When I find something I can’t stop thinking about, I want to know everything about it. Call me OCD, but right now I’m all up in caftans. These bold beasts of textile, pattern, and color are based on the Indian sari, and are becoming more a part of the urban landscape than just resort wear. So I met up with one of the most prominent caftan designers in the U.S., Monica Patel-Cohn, whose pieces can be found in Barney’s and many exclusive boutiques.
For Monica, founder of Two NY and the child of an Indian father and Italian mother, patterns, colors, and textiles are a way of life: “I always loved so much from both cultures, and this was the perfect way to fuse all my creative energy and inspiration from the two of them.”
My father’s Indian, a culture that is all colors and patterns. My mother’s Milanese, Italian, and they have a very toned down sensibility. In the 60s my father moved to Italy to take advantage of the tech boom there. That’s where my parents met, and then moved to the U.S. and opened a clothing store. My mom would try to put me in things like Jean Paul Gaultier and I wanted Espirit. At home I was exposed to lots of authentic Indian textiles… beautiful fabrics, but nobody knew how to wear them here. So what I did was take these Indian saris with more modern colorways and a more Western way to wear them.
I always knew I wanted to take Indian textiles and do something. I always wanted to study design and do art. I got married at a beautiful villa near Santa Margherita and my Indian family all wore beautiful Indian saris and it was stunning. All my nieces were wearing amazing color combinations and I loved the juxtaposition against the Italian background. My girlfriend is a designer who lives in South America so I asked her to come out and do some prototypes to see what we could do.
I figured out you could make caftans on a power loom, but I wanted to stick with handmade. The pieces I choose are not the ones people typically wear. They’re old school. At the time, the Indian thing was very glitzy and the Italian thing in the 70s and 80s was very toned down, so I wanted to come up with something that was very chic and low key.
In India right now, it’s the machine versus the handloom. Few people from the new generation want to take over their family’s business of hand-looming fabrics. The highly skilled, traditional hand-weavers are being put out of work by the demand for cheap, fast fashion. When the only priority is to get the garment from the design board to the shop floor in six weeks, hand-weavers cannot compete with power looms.
This really inspires me to help employ people in this sector to loom my fabrics. Sadly, machines are rapidly taking hand-weavers’ jobs and livelihoods away and the only way to stop this is by buying hand-woven products. The added bonus is that hand-weaving fabrics saves one ton of CO2 emissions per year per handloom, so my products have a low carbon footprint.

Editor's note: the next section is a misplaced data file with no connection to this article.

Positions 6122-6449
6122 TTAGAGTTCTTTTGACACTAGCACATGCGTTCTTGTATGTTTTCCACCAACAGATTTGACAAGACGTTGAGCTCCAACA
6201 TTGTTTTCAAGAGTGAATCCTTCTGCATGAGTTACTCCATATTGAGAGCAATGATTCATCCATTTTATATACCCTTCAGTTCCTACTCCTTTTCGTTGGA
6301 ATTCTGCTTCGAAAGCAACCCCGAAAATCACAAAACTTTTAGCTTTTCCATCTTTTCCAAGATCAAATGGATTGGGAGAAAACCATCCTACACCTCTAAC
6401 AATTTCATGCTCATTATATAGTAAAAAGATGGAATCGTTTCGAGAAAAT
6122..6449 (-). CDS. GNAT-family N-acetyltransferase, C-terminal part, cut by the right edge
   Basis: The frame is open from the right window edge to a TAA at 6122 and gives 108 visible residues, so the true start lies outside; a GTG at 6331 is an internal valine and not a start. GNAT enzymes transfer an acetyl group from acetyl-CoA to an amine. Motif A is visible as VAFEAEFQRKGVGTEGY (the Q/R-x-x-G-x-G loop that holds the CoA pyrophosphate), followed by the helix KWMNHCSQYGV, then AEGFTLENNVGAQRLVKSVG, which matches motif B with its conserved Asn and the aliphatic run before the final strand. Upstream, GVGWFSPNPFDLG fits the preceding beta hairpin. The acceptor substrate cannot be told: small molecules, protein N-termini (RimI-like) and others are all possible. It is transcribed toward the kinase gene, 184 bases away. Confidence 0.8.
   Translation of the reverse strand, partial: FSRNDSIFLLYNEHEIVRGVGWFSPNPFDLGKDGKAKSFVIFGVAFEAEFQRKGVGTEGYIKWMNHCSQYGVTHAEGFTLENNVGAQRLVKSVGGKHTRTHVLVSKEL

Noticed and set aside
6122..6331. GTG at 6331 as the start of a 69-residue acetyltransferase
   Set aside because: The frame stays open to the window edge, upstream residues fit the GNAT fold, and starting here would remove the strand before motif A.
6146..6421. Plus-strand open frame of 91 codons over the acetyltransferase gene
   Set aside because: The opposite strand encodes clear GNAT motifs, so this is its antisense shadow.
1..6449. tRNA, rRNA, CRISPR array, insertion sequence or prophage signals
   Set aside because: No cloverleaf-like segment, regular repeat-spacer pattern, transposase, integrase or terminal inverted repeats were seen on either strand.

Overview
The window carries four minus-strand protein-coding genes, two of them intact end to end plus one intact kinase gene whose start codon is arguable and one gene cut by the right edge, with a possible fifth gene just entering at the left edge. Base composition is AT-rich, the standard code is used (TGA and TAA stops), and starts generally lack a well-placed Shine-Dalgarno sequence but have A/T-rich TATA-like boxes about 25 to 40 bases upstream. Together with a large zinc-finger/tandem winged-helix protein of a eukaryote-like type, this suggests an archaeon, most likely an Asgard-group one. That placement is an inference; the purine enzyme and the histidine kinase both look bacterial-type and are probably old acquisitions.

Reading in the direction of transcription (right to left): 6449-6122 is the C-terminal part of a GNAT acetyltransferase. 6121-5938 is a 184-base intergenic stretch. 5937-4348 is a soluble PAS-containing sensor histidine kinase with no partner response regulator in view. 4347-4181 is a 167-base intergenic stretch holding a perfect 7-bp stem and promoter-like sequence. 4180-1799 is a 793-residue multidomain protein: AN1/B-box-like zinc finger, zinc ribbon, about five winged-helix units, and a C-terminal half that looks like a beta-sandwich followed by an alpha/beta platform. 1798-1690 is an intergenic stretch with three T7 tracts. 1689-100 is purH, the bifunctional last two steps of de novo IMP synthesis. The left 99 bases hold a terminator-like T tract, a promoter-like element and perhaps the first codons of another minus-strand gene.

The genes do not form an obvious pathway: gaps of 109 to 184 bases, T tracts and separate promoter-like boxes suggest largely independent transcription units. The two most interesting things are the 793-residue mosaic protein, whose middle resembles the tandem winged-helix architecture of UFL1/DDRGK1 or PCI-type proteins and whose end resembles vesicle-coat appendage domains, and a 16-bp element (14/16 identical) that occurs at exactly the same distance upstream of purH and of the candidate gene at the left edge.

The woman who appreciates textiles. Someone who loves their home, who puts more time and effort into it, is also usually someone who loves textiles too.
A slip and caftan can go out for a night on the town. When we first started, my girlfriend and I would go around Brooklyn wearing them to parties, and at that time I was pregnant so it was perfect. Especially when it’s hot! People also use them for beach weddings. I’m also starting on everyday pieces, like a pant, as well as kids stuff, these little dolls, and a baby caftan.
I have a huge fascination with home. I love home. Before this I worked with two architects doing graphic design, all very modern and clean, but I also love country mixed in. I have modern cabinets, a beautiful linen-covered couch, really soft colors mixed with bright green. I love Italian design. I don’t mix much Indian in except for cushions. It’s kind of farm meets modern. Our kitchen is like a Dada kitchen, all sleek and modern.
For me it’s the workmanship that goes into it. It’s just an amazing trade and I think I’ve always wanted to be somebody who makes something. What makes me the happiest is when I can make something un-wearable, like a sari, wearable.
I go on these trips to India and hit all my stores and see what they have. I pull and purchase whatever I think looks good. If I have other people shopping for me, I’m not getting what I love. Sometimes I’ll find something that’s beyond amazing and I can’t even sell it. I’m like, ‘You’re staying with me!’—they’re like babies!